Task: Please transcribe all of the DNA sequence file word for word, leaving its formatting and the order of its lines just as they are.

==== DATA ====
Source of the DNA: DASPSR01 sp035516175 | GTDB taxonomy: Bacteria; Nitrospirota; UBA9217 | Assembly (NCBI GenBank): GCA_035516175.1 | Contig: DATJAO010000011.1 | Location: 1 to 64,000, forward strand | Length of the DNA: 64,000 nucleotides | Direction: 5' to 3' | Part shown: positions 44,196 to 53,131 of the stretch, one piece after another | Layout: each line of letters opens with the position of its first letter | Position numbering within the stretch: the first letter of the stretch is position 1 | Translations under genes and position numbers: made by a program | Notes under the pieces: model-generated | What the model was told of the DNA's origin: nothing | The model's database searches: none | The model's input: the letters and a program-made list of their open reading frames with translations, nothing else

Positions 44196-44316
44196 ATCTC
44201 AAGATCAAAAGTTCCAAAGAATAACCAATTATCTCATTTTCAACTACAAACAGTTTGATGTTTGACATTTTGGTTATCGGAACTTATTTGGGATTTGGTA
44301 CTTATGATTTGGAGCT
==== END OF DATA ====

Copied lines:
Source of the DNA: DASPSR01 sp035516175 | GTDB taxonomy: Bacteria; Nitrospirota; UBA9217 | Assembly (NCBI GenBank): GCA_035516175.1 | Contig: DATJAO010000011.1 | Location: 1 to 64,000, forward strand | Length of the DNA: 64,000 nucleotides | Direction: 5' to 3' | Part shown: positions 44,196 to 53,131 of the stretch, one piece after another | Layout: each line of letters opens with the position of its first letter | Position numbering within the stretch: the first letter of the stretch is position 1 | Translations under genes and position numbers: made by a program | Notes under the pieces: model-generated | What the model was told of the DNA's origin: nothing | The model's database searches: none | The model's input: the letters and a program-made list of their open reading frames with translations, nothing else

Positions 44196-44316
44196 ATCTC
44201 AAGATCAAAAGTTCCAAAGAATAACCAATTATCTCATTTTCAACTACAAACAGTTTGATGTTTGACATTTTGGTTATCGGAACTTATTTGGGATTTGGTA
44301 CTTATGATTTGGAGCT